The only reasonable end-game is full transparency and significant downward pressure on prices.

As more and more people sign up for Obamacare, early indications are that there will be some adverse selection- more middle aged and older people, fewer young and healthy people.  This creates the “downward spiral” as those healthy people who signed up eventually drop out because prices are too high.  This worsens the risk pool and increases prices for those who remain.  Then more drop out.

This will accelerate as states and corporations discontinue coverage for some because they can now purchase coverage through Obamacare.  The people affected by this will mostly be retirees who are older and less healthy- more costs will be run through the exchanges.

If we don’t do something about the core issue of prices, this is not sustainable.

Whether the issue is people who only want catastrophic coverage but can no longer find it, or people who are forced to by coverage that cannot possibly apply to them (think 60 year olds purchasing maternity coverage), or part time workers whose hours are cut even further, there are many people who the market is presently ignoring, at great cost to the system as a whole and to those of us who participate in it.  And I am not talking about the price of insurance.  I am talking about the costs covered by the insurance- hospitals, physicians, drugs and devices.

We need to:

-force the publication of prices.  There have been several articles over the past year detailing how hospital and physician prices vary widely.  They seem unable to estimate prices until after you have received the service, then they are suddenly quite certain what you owe- and it’s a lot.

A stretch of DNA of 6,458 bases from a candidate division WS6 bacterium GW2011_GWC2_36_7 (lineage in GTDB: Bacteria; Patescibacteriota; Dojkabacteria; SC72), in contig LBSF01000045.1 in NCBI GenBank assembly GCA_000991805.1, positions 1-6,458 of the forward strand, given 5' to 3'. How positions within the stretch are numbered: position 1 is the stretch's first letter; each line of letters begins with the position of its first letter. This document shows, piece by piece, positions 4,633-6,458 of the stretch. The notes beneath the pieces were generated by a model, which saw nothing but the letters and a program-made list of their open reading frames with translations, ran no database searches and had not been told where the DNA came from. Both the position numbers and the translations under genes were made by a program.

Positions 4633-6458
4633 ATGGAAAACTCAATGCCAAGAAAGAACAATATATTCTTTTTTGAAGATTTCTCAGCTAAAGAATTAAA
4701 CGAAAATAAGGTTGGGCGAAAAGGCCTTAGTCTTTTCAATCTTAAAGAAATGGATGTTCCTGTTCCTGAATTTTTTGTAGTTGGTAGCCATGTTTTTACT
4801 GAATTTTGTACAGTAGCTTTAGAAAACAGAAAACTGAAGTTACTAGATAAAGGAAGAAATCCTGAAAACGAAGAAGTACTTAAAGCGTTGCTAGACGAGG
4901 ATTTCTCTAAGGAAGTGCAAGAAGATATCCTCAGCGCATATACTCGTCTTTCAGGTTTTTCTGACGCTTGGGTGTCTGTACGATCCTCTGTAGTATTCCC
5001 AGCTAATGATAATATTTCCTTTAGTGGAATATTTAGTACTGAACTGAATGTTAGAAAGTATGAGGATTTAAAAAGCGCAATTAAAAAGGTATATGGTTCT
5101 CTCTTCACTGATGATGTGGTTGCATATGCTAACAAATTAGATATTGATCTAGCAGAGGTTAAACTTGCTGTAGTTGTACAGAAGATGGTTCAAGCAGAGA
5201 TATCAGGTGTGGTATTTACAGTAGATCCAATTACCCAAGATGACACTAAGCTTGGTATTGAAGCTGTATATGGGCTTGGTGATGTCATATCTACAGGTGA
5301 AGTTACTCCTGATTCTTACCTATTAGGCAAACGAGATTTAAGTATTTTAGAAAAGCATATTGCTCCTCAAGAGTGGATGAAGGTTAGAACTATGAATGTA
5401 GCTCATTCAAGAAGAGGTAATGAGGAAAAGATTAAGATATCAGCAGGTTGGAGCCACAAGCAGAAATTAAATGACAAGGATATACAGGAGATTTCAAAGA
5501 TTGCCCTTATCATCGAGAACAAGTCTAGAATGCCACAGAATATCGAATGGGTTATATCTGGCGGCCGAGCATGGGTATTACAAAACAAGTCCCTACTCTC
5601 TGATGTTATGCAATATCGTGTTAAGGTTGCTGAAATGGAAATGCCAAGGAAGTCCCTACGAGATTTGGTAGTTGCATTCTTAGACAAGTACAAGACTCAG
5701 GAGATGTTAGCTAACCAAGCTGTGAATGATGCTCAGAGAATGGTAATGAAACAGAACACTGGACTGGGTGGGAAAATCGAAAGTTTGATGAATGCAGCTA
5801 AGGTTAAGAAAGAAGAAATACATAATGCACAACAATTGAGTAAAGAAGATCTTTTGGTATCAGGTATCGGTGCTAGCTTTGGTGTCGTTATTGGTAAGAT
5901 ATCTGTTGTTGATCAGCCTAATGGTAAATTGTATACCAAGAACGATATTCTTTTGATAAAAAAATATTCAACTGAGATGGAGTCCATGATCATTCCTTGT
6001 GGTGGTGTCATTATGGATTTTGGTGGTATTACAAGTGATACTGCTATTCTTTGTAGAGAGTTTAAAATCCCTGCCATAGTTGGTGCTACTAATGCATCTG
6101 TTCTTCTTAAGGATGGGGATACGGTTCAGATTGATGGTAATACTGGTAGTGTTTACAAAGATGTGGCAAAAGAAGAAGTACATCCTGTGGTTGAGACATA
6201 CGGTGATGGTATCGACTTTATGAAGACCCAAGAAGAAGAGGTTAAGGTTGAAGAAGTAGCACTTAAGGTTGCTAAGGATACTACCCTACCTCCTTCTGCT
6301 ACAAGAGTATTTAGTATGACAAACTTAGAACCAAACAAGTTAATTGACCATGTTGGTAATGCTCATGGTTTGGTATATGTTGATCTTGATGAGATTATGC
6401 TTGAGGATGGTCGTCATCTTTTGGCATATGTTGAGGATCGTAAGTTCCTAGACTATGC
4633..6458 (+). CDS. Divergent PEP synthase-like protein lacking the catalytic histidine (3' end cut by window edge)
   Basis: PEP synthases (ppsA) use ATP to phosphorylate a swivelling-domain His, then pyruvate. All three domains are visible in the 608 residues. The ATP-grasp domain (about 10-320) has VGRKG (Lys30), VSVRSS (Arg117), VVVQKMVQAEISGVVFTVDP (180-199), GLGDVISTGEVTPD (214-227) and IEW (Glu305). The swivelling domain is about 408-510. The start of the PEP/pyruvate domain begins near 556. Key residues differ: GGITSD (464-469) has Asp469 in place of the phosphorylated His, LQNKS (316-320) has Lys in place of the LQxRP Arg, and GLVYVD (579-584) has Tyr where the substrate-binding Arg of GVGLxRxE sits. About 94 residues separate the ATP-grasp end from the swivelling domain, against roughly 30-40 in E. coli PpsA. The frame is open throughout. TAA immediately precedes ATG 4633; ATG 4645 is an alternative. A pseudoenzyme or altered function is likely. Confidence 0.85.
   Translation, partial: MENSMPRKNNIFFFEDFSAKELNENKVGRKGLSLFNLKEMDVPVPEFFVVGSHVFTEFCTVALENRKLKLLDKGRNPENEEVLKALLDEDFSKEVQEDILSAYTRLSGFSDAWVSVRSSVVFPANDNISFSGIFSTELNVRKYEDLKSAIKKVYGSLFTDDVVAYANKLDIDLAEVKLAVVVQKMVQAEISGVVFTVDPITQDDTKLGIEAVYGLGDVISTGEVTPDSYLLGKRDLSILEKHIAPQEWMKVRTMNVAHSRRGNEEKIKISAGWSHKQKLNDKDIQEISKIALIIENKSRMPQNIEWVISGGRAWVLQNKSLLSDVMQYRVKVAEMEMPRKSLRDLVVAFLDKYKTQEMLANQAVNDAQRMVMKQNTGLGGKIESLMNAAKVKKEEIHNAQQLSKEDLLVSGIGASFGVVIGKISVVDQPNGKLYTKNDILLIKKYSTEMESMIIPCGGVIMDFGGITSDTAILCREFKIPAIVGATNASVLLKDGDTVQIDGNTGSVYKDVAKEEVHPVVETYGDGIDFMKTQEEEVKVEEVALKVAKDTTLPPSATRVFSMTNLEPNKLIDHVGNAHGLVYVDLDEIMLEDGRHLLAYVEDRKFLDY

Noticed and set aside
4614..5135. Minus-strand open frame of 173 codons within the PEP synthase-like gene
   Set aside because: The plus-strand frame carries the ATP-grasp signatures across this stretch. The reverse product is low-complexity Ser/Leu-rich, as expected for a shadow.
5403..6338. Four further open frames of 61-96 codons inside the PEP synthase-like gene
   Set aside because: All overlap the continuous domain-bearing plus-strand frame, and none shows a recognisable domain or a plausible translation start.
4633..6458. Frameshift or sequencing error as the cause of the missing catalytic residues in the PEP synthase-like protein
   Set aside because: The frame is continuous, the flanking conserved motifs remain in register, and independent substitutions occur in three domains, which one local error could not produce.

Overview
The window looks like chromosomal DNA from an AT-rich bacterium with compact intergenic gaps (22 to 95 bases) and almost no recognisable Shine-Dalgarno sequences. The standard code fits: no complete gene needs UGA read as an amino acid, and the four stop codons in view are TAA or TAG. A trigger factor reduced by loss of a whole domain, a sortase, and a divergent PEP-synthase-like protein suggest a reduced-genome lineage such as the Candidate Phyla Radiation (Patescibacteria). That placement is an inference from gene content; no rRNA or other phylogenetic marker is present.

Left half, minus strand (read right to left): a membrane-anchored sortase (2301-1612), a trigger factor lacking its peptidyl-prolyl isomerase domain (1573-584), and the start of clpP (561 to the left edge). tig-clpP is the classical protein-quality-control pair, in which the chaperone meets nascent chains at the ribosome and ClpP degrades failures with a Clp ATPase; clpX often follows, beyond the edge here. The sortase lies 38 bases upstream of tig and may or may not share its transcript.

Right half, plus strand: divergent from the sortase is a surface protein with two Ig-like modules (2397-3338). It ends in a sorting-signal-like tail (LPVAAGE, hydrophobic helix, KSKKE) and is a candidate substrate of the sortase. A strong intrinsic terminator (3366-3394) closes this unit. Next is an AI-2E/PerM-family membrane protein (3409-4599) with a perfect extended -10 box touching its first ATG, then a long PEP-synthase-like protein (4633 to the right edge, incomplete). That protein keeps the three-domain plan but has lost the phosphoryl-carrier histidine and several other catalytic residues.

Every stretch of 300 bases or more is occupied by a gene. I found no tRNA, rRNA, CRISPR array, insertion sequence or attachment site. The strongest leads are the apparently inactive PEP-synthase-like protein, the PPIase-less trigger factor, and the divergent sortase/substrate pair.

-broaden the scope of services for “physician extenders”, such as PAs and Nurse Practitioners.  If there is a “physician shortage”, the simple rule of supply and demand will ensure that they are in the “power position” in each and every discussion.  Allow more extenders, fix the shortage, reduce physician bargaining power and change the entire dynamic of the discussion with physicians.

-levy punishing fines, not token fines, when organizations are shown to have schemed the system, as one Florida hospital organization was recently shown to have done (driving up admissions and penalizing doctors who resisted).

-and yes- allow the market to provide products that are aligned with people’s needs.  If some want a catastrophic policy, they should be able to find one.  If a 60 year old couple does not want to buy maternity coverage, they should not have to.

I am not in favor of unfettered market freedom- after all, it is the market that gave us slavery and sexual trafficking.  I do believe, however, that a proper mix of regulation and market freedoms will provide the best answer.  Right now, we have swung too far in the direction of regulation, where attractive market options are forbidden by law.  We need to move back to a place where the market and regulations are in proper balance.  And if we provide transparency and allow the market to work, with some regulatory oversight, then prices will surely decline.